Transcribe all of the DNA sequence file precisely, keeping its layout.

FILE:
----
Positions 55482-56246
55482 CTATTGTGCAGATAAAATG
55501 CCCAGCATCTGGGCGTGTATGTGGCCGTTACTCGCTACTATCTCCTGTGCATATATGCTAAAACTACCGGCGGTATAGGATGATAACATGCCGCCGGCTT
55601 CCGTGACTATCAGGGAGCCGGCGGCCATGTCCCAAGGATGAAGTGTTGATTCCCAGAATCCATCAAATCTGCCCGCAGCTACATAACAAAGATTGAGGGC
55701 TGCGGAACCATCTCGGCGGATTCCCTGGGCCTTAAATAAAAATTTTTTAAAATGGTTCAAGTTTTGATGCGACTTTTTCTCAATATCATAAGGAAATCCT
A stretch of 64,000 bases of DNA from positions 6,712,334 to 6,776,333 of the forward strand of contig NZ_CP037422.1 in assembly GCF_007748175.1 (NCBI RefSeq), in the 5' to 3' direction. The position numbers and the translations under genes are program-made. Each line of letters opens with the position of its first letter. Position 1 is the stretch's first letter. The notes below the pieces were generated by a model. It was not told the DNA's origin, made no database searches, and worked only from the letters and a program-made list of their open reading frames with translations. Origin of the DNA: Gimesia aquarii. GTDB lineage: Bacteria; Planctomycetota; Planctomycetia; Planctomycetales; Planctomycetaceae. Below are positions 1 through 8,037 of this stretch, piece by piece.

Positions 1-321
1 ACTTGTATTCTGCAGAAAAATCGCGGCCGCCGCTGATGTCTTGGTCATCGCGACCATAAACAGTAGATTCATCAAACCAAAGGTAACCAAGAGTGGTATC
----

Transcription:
Positions 55482-56246
55482 CTATTGTGCAGATAAAATG
55501 CCCAGCATCTGGGCGTGTATGTGGCCGTTACTCGCTACTATCTCCTGTGCATATATGCTAAAACTACCGGCGGTATAGGATGATAACATGCCGCCGGCTT
55601 CCGTGACTATCAGGGAGCCGGCGGCCATGTCCCAAGGATGAAGTGTTGATTCCCAGAATCCATCAAATCTGCCCGCAGCTACATAACAAAGATTGAGGGC
55701 TGCGGAACCATCTCGGCGGATTCCCTGGGCCTTAAATAAAAATTTTTTAAAATGGTTCAAGTTTTGATGCGACTTTTTCTCAATATCATAAGGAAATCCT
A stretch of 64,000 bases of DNA from positions 6,712,334 to 6,776,333 of the forward strand of contig NZ_CP037422.1 in assembly GCF_007748175.1 (NCBI RefSeq), in the 5' to 3' direction. The position numbers and the translations under genes are program-made. Each line of letters opens with the position of its first letter. Position 1 is the stretch's first letter. The notes below the pieces were generated by a model. It was not told the DNA's origin, made no database searches, and worked only from the letters and a program-made list of their open reading frames with translations. Origin of the DNA: Gimesia aquarii. GTDB lineage: Bacteria; Planctomycetota; Planctomycetia; Planctomycetales; Planctomycetaceae. Below are positions 1 through 8,037 of this stretch, piece by piece.

Positions 1-321
1 ACTTGTATTCTGCAGAAAAATCGCGGCCGCCGCTGATGTCTTGGTCATCGCGACCATAAACAGTAGATTCATCAAACCAAAGGTAACCAAGAGTGGTATC